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PhD Students (completed)

Mr Ryan Hill

Emailrwhill@essex.ac.uk
Biography

Extensive experience in international development and relief, inculding in conflict and post-conflict areas

Teaching experience in constitutuional law, human rights law, human rights theory and practice, philosophy and the law

Qualifications

BA (Hons) Philosophy with Human Rights

LLM International Human Rights Law

IMI Certificate in Management

Current research

Various around issues of human rights legitimacy and freedom of religion/diversity

Research interests

Legal philosophy

Political philosophy

Human rights theory and practice

Social justice issues

Publications

 

 "Legal Pluralism in the Liberal State: A Defence of the Archbishop of Canturbury or a Human Rights Impasse?", 2010  Law and Justice 165, pp.124-143

 Closing the Legitimacy Gap on the Journey towards a Universality of Human Rights’, Institute of Advanced Studies  in Simon Bennett and Éadaoin O'Brien (eds), What Future for Human Rights in a non-Western World? (London: Institute of Commonwealth Studies, 2012), pp. xx-xx (due 2012)
 
‘The French prohibition on veiling in public places: Rights evolution or violation?’ Oxford Journal of Law and Religion  (due 2012/13)
Study areas
  • International Human Rights Law
  • Legal and Political Philosophy
SupervisorJoint Supervision: Dr Tom Cornford and Professor Sheldon Leader
Thesis titleFreedom to Choose: an argument for limiting parent’s control over their children’s religious education
Abstract

Article 18(1) of the International Covenant on Civil and Political Rights guarantees a human right to freedom of thought, conscience and religion. Article 18(4) of the same right grants a right to parents to ensure that the religious or moral education of their child is in conformity with their convictions. In mainstream public education this may allow for parental opt-outs from religious teaching or set constraints on the nature of religious teaching. However, it may equally allow for the parent to opt for faith schools with varying degrees of religiosity and also for parents to opt to home school their child for religious reasons. Those parents opting for the latter are likely to be those who embrace the religion very seriously, even to the point of fanaticism. Yet article 18(4) gives them the human right to isolate their child form mainstream exposure and ensure an education for their child that conforms to the requirements of their religion as they see them. What this means is that at its extreme, this right can grant to the parent the right to heavily determine the construction (or not) of their child’s religious (or moral) views in a way that, should the State attempt the same, would be considered indoctrination and a violation of the right to freedom of religion and belief of the child. Should this be the case? If not, is there sufficient law to support intervention? The thesis considers these questions.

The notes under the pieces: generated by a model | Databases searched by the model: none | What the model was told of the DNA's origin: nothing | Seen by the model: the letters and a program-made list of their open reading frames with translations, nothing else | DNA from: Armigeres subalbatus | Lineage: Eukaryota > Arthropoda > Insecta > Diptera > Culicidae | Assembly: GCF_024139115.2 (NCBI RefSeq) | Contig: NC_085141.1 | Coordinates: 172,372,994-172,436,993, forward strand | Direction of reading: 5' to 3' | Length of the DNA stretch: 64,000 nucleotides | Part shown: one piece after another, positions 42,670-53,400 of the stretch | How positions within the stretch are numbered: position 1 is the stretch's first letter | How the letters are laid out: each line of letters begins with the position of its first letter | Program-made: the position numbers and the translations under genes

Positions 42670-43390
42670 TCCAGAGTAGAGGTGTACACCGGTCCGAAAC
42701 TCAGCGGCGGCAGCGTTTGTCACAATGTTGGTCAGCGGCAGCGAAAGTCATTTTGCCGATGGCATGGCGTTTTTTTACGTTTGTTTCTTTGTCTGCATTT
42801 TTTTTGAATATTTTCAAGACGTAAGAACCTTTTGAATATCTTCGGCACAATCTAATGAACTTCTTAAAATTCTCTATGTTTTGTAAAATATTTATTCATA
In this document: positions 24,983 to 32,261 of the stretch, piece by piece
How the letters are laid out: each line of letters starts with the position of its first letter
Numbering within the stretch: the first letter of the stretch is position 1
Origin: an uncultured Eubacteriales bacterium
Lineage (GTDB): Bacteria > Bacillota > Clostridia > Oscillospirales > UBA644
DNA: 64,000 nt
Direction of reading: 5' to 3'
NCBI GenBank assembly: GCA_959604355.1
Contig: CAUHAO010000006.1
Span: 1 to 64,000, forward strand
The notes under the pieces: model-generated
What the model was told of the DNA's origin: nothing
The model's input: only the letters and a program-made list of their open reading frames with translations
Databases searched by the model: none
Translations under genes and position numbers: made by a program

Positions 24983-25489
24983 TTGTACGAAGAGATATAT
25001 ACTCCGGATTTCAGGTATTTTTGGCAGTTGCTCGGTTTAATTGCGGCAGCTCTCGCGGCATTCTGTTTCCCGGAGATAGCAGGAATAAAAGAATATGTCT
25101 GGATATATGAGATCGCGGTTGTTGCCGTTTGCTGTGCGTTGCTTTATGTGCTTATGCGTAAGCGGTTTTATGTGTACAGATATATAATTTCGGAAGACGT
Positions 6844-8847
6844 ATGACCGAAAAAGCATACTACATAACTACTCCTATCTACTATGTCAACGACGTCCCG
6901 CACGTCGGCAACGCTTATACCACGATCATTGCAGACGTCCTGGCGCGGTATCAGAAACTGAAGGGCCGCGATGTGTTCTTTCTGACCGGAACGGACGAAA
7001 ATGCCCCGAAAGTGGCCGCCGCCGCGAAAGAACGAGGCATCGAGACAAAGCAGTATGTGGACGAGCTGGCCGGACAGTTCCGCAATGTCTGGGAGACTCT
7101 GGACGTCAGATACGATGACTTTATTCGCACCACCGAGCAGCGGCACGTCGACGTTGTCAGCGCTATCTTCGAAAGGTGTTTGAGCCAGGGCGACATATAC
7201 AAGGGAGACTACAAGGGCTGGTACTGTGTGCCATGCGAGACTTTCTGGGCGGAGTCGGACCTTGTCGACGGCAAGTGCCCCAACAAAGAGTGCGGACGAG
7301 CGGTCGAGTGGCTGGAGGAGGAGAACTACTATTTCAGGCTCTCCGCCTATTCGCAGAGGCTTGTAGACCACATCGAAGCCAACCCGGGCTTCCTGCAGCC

Conferences/presentations

Presentation of my Doctoral Research at the Law and Religion Scholars Network, Cardiff Law School, 17.05.2011
 
Presentation of a paper on legitimacy issues relating to human rights law and universality, and participation in the “London Debates”, School of Advanced Study, University of London, 19.05.2011- 21.05.2011.
 
Presentation at the Workshop, 'Subjects Before the Law: Membership, Recognition and the Religious Dimensions of Women's Citizenship.', Centre for Criminal Justice and Human Rights and the Institute for Social Science in the 21st Century, University College Cork, Ireland, 9 September 2010, paper entitled ‘Inclusive citizenship and the religious woman: An illegitimate question or a question of legitimacy?’
 
Presentation on human rights, gender and religion at the Human Rights Centre Doctoral Affiliates Program, 27 May 2009.
 
Presentation at the Law and Religion Scholars Network 2nd Conference, Cardiff University, 5th May 2009. Paper entitled “Legal pluralism and Human Rights: A Defence of the Archbishop of Canterbury”.
 
Presentation at the 10th Annual Student Human Rights Conference, Nottingham University, 14th March 2009. Paper entitled “Should a civil or criminal offence of ‘defamation of religion’ be supported by the international community and introduced into national laws as a legitimate limitation on freedom of expression intended to protect freedom of religion?”
 
Additional information

Consultant for the Commonwealth Secretariat, tasked with updating and extending the scope of the ‘Handbook on Ratification of Human Rights Instruments’, Commonwealth Secretariat, (2006)   2010
 
Primary researcher for the ‘Atlas of Human Rights’, A. Fagan, (2010), Berkeley, University of California Press, 2009
 

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